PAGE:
The Stars and Stripes' survey clearly indicates that most US soldiers in Iraq feel that they aren't trained to deal with policing a hostile population or trying to root out the Iraqi guerilla fighters — only 9% indicated that their current duties were identical to their training, and only 20% indicated that their duties were "very close" to their training. Forty per cent chose "not close" or "nothing to do with training".

It's not hard to understand why the US occupation troops' morale is dropping. Tours of duty have been extended far beyond what most soldiers were expecting, and the US Central Command only began an "R & R" leave program (of up to 15 days) on September 24. In addition, living conditions for troops vary from bearable to terrible.

Hostile population

However, the most likely significant factor contributing to low morale is the shift from invasion to occupation — living amidst a population which is, for the most part, either ambivalent or actively hostile to the troops' presence.

The absence of any clearly identified enemy, discounting the Iraqi civilian population, means that the constant attacks on occupation soldiers are sapping morale. Attacks on US and allied troops in Iraq are in the region of 20-30 per day.

The Iraq Coalition Casualty Count web site (<http://lunaville.org/warcasualties/Summary.aspx>) puts the number of deaths of coalition troops at 402, as of October 24. Of these, 230 have occurred since US President George Bush declared on the deck of the aircraft carrier USS Abraham Lincoln on May 1 that "major combat operations" had ended. While this is only a tiny number in an occupation force numbering nearly 150,000 troops, the body count continues to grow almost daily.

A September 14 report by the British Observer revealed that more than 6000 occupation troops had been evacuated from Iraq for medical reasons since the US invaded, "including more than 1500 American soldiers who have been wounded, many seriously".

However, even attacks by Iraqi resistance fighters which fail to kill or wound occupation troops are still having an impact. Fighting against forces which are part of the local population and seamlessly blend in with it, instead of fighting a more conventional military force, appears to have generated an atmosphere of paranoia among some occupation troops (as well as reinforced a colonial mind set).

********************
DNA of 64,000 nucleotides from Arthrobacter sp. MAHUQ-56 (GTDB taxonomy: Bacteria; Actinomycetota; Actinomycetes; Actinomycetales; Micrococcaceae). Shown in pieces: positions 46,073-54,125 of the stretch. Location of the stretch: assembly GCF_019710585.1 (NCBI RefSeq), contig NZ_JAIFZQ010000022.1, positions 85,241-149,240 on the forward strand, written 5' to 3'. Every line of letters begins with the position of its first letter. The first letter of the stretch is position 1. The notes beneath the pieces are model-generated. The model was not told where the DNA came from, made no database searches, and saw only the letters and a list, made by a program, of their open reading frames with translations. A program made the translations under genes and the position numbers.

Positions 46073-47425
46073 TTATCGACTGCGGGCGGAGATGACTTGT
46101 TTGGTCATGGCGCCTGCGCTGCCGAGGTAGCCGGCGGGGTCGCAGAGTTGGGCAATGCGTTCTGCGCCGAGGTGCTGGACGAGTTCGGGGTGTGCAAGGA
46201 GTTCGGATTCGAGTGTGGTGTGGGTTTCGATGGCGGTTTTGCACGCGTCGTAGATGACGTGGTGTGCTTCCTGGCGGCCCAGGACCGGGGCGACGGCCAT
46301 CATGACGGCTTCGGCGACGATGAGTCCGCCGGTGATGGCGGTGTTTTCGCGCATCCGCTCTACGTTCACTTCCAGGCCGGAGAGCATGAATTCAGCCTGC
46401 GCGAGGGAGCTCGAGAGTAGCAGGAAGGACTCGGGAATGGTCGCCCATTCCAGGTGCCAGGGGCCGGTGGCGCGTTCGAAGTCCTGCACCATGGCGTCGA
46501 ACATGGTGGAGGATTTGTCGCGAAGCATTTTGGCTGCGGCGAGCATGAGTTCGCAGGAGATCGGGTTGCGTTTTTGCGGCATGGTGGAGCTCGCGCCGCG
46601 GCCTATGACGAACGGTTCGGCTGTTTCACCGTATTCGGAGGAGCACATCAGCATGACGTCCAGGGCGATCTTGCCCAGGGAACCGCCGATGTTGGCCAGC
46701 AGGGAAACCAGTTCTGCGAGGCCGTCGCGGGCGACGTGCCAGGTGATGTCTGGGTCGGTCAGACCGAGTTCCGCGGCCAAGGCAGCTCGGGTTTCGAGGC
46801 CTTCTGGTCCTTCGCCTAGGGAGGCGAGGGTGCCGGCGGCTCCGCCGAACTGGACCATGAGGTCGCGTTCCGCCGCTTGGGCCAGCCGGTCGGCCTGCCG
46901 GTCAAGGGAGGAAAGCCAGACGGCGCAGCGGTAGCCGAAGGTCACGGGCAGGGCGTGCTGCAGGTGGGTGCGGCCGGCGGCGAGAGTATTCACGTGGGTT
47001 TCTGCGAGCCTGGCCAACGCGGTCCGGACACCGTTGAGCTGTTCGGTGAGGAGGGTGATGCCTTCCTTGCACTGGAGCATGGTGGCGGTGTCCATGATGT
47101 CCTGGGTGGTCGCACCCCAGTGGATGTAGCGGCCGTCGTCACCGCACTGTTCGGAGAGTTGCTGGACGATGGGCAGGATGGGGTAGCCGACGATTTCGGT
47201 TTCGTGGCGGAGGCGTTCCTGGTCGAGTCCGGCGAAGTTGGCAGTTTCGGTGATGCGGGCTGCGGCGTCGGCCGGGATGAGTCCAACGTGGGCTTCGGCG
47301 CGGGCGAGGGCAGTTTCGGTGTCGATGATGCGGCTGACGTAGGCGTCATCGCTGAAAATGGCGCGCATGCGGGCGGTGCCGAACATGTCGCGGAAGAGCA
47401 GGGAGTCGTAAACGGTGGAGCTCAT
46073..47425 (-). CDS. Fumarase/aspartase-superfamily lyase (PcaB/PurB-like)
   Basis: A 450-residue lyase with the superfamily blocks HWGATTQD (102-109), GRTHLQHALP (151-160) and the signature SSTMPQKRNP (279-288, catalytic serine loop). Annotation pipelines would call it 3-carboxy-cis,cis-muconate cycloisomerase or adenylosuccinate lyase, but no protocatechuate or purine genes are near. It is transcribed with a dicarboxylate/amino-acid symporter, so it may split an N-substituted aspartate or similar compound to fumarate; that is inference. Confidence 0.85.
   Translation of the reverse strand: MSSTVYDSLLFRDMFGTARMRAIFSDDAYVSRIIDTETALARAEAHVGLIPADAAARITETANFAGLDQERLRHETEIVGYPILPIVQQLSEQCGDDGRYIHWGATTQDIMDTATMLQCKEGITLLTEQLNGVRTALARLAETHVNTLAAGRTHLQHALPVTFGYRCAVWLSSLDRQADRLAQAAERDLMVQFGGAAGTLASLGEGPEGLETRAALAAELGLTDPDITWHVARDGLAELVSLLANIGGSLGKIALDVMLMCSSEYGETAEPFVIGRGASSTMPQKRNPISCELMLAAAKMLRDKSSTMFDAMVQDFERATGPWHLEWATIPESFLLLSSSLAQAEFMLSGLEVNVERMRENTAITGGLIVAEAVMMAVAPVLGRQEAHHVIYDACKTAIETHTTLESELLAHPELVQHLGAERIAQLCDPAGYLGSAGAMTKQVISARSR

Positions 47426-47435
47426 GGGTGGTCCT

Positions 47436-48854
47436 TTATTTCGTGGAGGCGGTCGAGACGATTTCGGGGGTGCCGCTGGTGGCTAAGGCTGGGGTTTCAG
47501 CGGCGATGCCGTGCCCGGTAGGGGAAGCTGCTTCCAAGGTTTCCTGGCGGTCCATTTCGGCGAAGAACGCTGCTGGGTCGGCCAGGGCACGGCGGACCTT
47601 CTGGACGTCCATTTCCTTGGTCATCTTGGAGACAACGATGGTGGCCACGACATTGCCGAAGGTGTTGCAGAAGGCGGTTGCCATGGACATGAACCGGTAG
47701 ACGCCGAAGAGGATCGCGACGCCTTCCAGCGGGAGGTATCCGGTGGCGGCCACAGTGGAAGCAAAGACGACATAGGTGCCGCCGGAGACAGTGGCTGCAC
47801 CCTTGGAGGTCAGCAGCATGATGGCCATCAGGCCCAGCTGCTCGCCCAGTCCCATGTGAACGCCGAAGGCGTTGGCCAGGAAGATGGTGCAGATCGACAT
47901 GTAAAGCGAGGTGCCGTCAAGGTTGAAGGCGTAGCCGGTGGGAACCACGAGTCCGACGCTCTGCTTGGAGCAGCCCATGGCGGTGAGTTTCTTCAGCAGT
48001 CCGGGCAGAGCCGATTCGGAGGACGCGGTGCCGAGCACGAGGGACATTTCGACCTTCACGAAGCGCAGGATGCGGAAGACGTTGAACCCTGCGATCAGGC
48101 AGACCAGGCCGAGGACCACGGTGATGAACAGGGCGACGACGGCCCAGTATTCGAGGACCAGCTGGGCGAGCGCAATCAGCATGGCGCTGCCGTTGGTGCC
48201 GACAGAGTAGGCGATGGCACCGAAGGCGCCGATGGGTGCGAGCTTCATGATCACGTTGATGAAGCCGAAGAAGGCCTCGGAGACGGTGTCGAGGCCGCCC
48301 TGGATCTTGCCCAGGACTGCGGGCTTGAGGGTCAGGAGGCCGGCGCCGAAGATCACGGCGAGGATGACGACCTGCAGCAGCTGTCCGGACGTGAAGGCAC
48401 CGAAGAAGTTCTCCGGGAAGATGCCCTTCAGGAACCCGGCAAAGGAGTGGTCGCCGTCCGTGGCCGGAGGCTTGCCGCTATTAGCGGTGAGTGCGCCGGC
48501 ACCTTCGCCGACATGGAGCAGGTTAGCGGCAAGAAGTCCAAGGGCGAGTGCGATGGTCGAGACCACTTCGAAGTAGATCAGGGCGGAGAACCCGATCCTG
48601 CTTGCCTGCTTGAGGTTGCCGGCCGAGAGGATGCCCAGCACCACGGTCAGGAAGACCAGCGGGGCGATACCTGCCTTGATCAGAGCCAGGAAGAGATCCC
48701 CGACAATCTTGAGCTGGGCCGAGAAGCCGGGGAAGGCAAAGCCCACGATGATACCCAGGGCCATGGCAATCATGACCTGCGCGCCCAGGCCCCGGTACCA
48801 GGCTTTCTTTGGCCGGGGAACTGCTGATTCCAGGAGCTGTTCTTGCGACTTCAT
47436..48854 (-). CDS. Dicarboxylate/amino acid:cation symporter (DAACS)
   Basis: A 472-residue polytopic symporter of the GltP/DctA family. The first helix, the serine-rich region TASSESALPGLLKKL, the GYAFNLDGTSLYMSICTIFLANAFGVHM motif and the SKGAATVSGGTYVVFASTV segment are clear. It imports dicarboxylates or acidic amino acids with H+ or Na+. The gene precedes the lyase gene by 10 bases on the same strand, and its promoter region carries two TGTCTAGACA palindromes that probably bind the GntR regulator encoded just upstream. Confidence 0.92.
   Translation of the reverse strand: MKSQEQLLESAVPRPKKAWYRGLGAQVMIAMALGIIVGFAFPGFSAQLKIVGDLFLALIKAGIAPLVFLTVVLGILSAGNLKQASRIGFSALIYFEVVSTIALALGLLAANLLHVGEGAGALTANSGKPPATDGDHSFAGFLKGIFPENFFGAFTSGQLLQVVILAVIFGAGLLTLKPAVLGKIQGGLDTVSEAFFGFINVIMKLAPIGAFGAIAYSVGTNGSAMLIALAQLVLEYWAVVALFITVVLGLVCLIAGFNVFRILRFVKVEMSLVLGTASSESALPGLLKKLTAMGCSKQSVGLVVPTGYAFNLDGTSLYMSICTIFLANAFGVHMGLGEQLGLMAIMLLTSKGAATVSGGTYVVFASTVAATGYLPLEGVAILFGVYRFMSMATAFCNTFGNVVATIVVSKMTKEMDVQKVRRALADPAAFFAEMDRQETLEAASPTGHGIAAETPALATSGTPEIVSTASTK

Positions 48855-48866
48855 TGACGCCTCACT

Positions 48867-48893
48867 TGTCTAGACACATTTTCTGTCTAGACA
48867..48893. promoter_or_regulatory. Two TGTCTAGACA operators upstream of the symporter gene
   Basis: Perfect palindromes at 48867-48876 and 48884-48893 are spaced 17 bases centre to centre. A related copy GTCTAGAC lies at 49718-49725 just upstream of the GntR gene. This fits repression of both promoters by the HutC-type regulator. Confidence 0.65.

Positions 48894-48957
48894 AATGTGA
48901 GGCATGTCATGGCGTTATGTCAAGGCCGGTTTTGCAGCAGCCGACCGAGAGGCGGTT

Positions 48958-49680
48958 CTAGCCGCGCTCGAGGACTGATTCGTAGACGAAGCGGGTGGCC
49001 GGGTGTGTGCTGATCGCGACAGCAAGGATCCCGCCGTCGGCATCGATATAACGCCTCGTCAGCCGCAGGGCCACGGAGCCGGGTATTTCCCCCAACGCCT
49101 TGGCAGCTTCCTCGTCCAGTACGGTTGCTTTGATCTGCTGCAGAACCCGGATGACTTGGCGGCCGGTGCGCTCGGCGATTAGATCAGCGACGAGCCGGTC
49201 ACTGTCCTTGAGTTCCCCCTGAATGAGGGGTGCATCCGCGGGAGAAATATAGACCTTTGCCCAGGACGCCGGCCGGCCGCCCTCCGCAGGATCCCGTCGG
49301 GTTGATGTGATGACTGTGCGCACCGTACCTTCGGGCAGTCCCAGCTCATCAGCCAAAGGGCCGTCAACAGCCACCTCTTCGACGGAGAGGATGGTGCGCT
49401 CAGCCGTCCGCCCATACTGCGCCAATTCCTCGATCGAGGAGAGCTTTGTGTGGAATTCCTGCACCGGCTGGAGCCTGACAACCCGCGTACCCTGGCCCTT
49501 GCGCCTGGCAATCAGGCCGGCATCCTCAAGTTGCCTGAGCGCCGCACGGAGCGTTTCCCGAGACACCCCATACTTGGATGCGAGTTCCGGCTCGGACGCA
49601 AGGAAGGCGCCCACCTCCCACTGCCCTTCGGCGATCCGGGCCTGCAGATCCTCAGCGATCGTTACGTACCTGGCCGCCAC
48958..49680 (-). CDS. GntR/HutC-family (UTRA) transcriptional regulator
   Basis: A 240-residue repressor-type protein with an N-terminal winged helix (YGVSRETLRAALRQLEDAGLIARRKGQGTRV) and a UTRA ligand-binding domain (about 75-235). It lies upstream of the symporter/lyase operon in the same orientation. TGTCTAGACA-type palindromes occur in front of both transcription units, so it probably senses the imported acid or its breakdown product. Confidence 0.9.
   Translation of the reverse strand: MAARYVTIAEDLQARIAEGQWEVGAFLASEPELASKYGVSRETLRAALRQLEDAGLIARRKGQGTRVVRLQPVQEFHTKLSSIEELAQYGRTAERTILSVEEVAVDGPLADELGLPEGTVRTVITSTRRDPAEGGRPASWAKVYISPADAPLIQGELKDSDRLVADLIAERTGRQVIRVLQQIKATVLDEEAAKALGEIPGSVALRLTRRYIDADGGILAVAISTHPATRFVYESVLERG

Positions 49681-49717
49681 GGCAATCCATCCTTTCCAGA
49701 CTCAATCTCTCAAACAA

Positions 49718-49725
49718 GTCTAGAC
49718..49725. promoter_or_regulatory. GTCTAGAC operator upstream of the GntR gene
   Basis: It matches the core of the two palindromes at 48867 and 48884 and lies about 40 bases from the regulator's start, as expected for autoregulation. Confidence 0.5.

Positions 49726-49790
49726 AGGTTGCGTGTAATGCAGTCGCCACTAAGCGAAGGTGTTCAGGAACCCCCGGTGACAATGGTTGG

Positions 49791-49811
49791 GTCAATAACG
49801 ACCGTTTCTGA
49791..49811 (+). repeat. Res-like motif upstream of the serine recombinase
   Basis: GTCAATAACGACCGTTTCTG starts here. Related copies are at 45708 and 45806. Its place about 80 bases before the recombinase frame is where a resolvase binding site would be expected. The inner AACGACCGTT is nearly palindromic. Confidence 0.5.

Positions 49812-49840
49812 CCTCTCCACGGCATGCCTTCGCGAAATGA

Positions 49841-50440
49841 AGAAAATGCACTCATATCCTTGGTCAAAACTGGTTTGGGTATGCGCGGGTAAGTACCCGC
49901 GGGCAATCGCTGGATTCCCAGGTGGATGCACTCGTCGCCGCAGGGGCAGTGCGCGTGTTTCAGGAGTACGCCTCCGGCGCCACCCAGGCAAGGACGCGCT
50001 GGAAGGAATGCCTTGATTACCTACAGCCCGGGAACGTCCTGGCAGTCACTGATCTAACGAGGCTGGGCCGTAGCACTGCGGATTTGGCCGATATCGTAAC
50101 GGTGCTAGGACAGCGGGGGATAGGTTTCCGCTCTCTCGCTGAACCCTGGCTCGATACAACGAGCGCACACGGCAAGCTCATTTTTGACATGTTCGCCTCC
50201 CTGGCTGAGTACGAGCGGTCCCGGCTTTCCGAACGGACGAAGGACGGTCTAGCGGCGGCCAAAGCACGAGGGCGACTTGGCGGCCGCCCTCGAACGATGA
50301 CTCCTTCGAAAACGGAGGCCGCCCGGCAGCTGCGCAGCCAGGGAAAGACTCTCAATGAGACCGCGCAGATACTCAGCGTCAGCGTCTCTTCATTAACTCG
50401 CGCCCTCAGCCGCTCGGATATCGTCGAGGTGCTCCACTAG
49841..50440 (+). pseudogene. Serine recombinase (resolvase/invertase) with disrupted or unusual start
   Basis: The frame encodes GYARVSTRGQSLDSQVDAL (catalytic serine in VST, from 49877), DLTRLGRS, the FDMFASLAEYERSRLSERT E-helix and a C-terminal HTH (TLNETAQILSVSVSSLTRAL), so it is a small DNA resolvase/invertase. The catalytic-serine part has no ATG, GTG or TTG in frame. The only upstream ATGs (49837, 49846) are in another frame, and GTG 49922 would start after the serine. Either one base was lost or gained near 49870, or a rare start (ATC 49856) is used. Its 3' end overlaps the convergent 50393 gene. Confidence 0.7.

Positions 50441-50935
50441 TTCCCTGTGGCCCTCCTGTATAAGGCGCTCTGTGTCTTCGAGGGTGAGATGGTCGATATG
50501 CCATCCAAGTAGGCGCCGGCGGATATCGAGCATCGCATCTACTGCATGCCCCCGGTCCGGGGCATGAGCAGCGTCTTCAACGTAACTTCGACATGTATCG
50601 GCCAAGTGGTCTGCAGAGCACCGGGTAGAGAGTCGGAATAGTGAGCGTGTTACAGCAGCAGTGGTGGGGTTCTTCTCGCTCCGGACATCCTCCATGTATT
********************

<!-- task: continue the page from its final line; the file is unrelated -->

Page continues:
In June, Bob Graham, a reporter for the London Evening Standard, conducted a series of interviews with US troops stationed in Iraq which revealed a stark picture of deteriorating mental and emotional health among the occupation forces. A sergeant told Graham: "You can't distinguish between who's trying to kill you and who's not. Like, the only way to get through shit like that was to concentrate on getting through it by killing as many people as you can, people you know are trying to kill you. Killing them first and getting home."

Another soldier told Graham how "at night time you think about all the people you killed... There's no chance to forget it, we're still here, we've been here so long. Some soldiers don't even fucking sleep at night. They sit up all fucking night long doing shit to keep themselves busy — to keep their minds off this fucking stuff. It's the only way they can handle it."

Suicide

Even more revealing is the rate of suicide among US soldiers deployed in Iraq. At least 14 US troops have committed suicide over the last seven months — possibly more than 20 may have taken their own lives. This equates to an annual rate of at least 17 per 100,000 troops — higher than the 10-13 per 100,000 per year average of the US Army and the 8-9 per 100,000 in the US military services overall. Most of the suicides have been since Bush declared "major combat operations" over.

The correlation between deteriorating mental health, loss of morale, a sense of purposelessness, extended tours of duty and the decline in the fighting ability of an army are not hard to understand. In World War II, desertions of US troops peaked at 63 per 1000 troops in 1945, which, as Heinl noted in his article, was the same year that more soldiers were being discharged for mental illness than were being drafted.

The pressure is on for Washington to develop a workable troop rotation plan. The Pentagon's current (public) plan is to rotate the US troops in Iraq over a four-month period at the start of 2004. However, the US-controlled Coalition Provisional Authority which currently rules Iraq has so far been unable to create an Iraqi force guaranteed to remain loyal to Washington and large enough to defeat the Iraqi resistance.

Despite the successful passage of the White House's latest UN Security Council resolution on October 16, no significant new contributions of troops or money to aid the occupation have been forthcoming.

Furthermore, 49% of respondents in the Stars and Stripes survey indicated that it was either "not likely" or "very unlikely" that they would stay in the military after their current obligation is complete — a statistic which doesn't bode well for the US capitalist rulers' ability to maintain the US armed forces as an effective tool for global domination.

From Green Left Weekly, October 29, 2003.